I spent five glorious weeks in Madrid and three weeks in Barcelona and ALMOST encountered some of the above mentioned scams. Fortunately, I read about the same scams (and more) ahead of time, so I was prepared by wearing my money belt EVERY SINGLE DAY and never had anything stolen. Always kept my purse in my lap at restaurants. I was so lucky to have been warned via numerous newsfeeds from so many other travelers that I learned from other people’s mistakes and felt prepared to enjoy my time while taking precautions.

    Reply
  11. Tom

    It was around 6:30 am in the el born section. Me and 3 of my children were waiting with bags for my wife and daughter to come meet us . A woman, in English , started screaming in an alley that her purse was just stolen and her passport was gone and “help me, help me”. She wasn’t in any physical harm, so I wasn’t going to go help her. Anyway, I thought it was legit . It may very well have been. Later I was told by some folks that this is a common scam – meant to separate me from my bags. And I thought I read every scam out there. This one should be included. Helping someone that is a victim of a scam, may be a scam itself . Avoid them, they can go to the police, or, at least be vigilant if you do decide to help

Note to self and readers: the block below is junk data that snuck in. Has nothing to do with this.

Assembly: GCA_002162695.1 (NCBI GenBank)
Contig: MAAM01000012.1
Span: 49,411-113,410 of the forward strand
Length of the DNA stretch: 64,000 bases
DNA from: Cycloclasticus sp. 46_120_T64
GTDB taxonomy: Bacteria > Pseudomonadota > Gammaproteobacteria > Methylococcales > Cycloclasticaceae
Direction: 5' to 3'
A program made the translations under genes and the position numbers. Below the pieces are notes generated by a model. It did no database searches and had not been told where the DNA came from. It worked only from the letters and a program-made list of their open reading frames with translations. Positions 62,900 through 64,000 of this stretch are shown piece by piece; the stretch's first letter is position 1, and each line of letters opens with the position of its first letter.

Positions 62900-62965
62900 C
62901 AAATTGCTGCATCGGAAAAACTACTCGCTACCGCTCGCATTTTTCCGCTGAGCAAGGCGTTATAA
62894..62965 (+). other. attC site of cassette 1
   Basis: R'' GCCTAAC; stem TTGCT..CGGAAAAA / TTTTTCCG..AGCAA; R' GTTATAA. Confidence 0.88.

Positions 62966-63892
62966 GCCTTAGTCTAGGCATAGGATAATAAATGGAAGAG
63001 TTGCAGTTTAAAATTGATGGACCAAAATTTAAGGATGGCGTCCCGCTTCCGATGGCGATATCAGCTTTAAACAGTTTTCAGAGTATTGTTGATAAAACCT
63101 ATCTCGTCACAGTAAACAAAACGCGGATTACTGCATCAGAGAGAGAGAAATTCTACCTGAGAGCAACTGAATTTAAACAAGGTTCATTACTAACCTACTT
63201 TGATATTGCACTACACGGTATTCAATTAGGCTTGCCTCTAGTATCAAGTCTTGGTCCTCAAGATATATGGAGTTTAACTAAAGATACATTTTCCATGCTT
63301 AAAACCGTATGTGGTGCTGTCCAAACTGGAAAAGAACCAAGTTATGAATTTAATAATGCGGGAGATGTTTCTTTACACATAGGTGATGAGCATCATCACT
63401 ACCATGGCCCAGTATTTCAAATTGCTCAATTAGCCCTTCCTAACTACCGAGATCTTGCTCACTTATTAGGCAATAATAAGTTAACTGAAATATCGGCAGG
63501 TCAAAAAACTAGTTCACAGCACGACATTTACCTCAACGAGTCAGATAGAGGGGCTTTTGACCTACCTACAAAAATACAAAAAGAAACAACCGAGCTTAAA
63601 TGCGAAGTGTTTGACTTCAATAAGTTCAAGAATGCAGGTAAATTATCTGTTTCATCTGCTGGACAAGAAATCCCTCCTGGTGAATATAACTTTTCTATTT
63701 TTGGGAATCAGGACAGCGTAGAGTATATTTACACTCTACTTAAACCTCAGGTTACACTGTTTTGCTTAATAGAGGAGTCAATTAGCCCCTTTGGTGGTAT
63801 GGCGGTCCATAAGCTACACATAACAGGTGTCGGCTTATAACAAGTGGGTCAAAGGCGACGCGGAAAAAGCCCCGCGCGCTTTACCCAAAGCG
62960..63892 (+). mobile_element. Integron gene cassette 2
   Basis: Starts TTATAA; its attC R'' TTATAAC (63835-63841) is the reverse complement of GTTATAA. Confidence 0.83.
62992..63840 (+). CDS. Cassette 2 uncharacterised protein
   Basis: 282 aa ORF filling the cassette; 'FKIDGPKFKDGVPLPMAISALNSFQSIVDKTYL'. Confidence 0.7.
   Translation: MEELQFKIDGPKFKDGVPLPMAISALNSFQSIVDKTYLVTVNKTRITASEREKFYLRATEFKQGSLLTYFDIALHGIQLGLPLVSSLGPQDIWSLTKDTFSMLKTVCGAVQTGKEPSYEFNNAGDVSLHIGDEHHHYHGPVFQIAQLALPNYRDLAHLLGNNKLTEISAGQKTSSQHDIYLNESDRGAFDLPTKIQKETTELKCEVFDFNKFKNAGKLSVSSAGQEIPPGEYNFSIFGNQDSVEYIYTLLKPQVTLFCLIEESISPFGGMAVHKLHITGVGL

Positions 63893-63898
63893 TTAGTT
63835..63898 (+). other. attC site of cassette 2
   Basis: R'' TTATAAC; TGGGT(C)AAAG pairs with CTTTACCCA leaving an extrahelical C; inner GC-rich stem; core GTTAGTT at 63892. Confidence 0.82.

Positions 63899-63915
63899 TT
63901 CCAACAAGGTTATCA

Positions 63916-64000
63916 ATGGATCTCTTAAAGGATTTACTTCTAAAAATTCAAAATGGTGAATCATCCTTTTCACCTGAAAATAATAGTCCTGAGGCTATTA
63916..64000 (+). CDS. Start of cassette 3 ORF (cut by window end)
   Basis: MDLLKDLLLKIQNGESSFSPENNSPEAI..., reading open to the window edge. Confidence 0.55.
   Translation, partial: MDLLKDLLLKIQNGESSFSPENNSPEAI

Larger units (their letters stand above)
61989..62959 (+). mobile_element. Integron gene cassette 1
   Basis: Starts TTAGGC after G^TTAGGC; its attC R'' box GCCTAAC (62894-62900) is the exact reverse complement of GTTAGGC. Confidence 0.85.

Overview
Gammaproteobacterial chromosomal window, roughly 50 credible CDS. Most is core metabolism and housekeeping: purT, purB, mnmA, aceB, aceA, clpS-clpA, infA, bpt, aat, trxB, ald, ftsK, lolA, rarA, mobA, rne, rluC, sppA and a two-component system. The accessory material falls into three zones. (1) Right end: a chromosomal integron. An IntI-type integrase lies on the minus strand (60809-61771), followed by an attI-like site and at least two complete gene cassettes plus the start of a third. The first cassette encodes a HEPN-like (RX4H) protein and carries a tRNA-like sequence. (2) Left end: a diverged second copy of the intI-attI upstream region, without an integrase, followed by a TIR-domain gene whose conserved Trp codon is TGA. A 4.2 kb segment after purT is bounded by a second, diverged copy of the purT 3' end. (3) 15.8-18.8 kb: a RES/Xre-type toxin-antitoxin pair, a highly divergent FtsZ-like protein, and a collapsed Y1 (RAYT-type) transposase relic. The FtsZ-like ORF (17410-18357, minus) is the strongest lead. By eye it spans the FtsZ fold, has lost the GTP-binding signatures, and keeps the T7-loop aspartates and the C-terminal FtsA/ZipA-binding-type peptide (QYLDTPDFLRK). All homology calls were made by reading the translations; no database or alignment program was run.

Reply
  12. Craig Nz

    My lovely wife and I were in Córdoba having a great time but Gypsies managed to split us both and with two different plants we’re trying to read our palms… then asking for money!! Coins were not enough ! I was stronge enough to move on but by the time I was able to get to my wife much more had been taken! With 5 to 6 woman standing around her she felt handing the money over was the only way out!! Just be strong and from the start tell them to “F” off ! A Big Loud NO! Will do!!